The office of Spain's attorney general, José Manuel Maza, laid charges of sedition, rebellion and embezzlement against members of the former Catalan cabinet on Monday October 30th, including deposed former Catalan president, Carles Puigdemont and former vice president Oriol Junqueras.
'La Fiscalia', the attorney general's office, called for the accused parties to be prosecuted in two courts: Some in Spain's Supreme Court, others in the Audiencia Nacional, Spain's National High Court, which hears high-profile cases in Spain's capital Madrid.
“The ‘Audiencia Nacional’ (National High Court) has its seat in Madrid, and it is a unique legal organ in Spain with jurisdiction over the entire national territory, constituting a centralized Court, and specialized in the knowledge of certain matters attributed by law,” according to the court's website.
“The behaviors denounced are constitutive of a crime of rebellion, or at least of sedition,” states the attorney general's document outlining the charges against the former Catalan cabinet members. It adds that these officials should face the charges in the National High Court, alongside 14 other former cabinet members who were also named in the list of accused.
Spanish media have speculated that the accused could face jail terms of up to 30 years if found guilty of the charge of 'rebellion'.
The document also backs the legality of Spain's activation of the previously unused article of the constitution which allows it to restore sovereignty in any partly-autonomous region in exceptional circumstances; Article 155.
The attorney general's explanations stress that all the former Catalan ministers have been stripped of their parliamentary privileges, and therefore immunity for their political actions under Spanish law.
The National High Court has since summoned Puigdemont and key officials to appear before a hearing on Thursday November 2nd and Friday November 3rd at 9am. Puigdemont's legal team have suggested the deposed Catalan leader will not appear.
Judge Carmen Lamela is set to hear the accused's pleas in the National High Court, which accepted the attorney general's charges.
Other former pro-independence Catalan officials are to be tried in the Supreme Court, states Spain's highest legal authority, in a separate document detailing different charges.
The second document calls for Carme Forcadell, acting president of the Catalan parliament, along with five other former Catalan cabinet members, to face charges in Spain's Supreme Court.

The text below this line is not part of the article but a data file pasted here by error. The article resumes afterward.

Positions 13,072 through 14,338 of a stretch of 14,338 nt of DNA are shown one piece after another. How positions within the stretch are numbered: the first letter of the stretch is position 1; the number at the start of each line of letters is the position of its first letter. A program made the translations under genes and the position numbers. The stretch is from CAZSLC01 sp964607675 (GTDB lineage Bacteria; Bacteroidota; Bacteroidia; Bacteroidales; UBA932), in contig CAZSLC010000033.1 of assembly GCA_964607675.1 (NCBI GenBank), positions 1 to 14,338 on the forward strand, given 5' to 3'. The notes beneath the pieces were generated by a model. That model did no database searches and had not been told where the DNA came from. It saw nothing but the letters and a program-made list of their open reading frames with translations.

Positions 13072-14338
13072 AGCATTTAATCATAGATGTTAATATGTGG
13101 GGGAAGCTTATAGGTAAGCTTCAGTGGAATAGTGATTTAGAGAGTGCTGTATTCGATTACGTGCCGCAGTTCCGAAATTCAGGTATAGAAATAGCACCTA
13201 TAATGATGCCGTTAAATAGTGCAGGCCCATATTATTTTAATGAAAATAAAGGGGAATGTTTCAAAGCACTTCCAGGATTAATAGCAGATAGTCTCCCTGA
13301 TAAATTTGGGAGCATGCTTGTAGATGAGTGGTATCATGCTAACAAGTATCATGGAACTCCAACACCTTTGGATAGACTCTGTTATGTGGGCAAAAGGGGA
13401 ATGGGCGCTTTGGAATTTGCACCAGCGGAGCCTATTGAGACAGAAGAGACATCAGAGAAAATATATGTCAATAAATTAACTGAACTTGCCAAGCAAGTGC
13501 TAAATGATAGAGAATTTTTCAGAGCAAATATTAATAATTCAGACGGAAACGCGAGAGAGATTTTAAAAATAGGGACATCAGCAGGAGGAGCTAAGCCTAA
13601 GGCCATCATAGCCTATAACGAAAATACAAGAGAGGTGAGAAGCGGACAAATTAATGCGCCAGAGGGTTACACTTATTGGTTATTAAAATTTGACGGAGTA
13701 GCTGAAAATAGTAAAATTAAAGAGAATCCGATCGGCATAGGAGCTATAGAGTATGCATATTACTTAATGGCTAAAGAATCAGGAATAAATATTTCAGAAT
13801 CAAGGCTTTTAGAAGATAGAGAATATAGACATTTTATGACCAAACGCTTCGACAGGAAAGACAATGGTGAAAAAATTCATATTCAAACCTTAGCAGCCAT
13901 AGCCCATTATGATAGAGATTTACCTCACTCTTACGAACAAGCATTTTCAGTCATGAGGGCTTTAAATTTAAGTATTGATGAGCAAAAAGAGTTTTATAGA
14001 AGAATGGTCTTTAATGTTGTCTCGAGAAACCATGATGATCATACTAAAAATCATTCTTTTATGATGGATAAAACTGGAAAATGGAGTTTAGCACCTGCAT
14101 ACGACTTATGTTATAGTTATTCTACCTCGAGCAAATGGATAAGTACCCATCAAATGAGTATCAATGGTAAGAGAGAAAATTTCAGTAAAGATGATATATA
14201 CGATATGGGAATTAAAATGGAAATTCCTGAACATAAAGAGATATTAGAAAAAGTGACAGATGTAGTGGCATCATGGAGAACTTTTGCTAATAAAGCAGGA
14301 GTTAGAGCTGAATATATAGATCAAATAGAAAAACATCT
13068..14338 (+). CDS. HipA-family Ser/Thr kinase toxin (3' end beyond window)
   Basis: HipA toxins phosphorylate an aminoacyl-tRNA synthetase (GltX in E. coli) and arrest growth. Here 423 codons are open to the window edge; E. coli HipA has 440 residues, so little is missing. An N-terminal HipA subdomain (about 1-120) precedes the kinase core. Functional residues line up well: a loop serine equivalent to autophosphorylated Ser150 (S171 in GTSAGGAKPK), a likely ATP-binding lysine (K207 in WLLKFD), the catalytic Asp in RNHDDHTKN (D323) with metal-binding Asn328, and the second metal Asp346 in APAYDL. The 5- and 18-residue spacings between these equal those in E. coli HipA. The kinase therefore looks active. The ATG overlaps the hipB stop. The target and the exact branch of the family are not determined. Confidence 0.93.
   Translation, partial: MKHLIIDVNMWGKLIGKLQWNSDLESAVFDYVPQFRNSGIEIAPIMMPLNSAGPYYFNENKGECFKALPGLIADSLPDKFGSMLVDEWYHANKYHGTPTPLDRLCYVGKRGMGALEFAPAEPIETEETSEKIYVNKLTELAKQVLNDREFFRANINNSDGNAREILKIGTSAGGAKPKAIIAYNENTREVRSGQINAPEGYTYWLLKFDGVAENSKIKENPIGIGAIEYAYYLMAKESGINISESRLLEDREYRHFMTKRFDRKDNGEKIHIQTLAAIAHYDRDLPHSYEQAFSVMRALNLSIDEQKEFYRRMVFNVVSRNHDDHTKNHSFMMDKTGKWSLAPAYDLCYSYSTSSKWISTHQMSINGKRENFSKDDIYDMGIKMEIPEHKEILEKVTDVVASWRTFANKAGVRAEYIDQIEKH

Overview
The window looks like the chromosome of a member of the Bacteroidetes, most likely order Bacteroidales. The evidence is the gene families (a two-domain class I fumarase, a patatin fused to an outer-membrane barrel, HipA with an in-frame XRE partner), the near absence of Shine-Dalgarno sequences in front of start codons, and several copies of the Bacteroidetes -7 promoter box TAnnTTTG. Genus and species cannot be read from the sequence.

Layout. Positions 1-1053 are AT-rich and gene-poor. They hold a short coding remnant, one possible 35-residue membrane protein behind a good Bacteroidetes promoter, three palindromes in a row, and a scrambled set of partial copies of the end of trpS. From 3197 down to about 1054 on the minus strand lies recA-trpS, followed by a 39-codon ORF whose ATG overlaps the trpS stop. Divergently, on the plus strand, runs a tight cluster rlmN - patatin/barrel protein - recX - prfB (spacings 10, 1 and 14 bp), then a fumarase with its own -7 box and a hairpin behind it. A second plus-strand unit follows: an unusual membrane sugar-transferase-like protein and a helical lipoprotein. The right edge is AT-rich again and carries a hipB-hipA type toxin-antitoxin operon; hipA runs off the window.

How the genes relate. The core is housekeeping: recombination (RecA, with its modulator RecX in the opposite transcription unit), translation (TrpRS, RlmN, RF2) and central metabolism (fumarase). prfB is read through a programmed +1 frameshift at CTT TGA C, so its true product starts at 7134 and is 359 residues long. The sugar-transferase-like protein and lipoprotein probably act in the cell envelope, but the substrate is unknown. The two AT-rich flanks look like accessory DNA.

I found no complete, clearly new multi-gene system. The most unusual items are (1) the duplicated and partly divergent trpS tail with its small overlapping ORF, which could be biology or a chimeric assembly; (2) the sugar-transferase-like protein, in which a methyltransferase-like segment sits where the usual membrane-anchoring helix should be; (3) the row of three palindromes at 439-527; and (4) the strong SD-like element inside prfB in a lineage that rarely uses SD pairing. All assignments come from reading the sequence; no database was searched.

The Supreme Court has also said it will admit and pursue the charges against Forcadell and the other five cabinet members accused, according to Spanish daily El Pais.
Forcadell and the other senior Catalan officials who have been ordered to appear before Spain's Supreme Court, have also been charged with “possible commission of the crimes of rebellion, sedition, embezzlement.”
Josep Lluís Trapero Álvarez, the former head of Catalonia's regional Mossos d'Esquadra police, also faces charges of sedition in Spain's Supreme Court. Trapero has been replaced by his deputy Ferran Lopez.
Spain's national Guardia Civil entered several regional Catalan police stations on Tuesday October 31st seeking evidence of sedition among internal police communications.
Trapero's force was accused of failing to rein in pro-independence protesters during recent unrest in the northeastern region.
The accusations refer to unrest in Barcelona on September 20 and 21 after national security forces raided regional government offices in a crackdown against the independence drive.
Former Catalan leader Carles Puigdemont called a referendum on independence which took place on October 1st, resulting in violent clashes, despite Spain's Constitutional Court ruling that the referendum on secession from Spain was illegal.
Spanish Prime Minister Mariano Rajoy has since activated an article of the constitution which allows the central government he leads to reestablish control in the partly autonomous region of Catalonia.
Before going to Brussels one of the last acts of Puigdemont's Catalan government before it was dissolved was to pass a declaration of independence, which has since been suspended by Spain's Constitutional Court.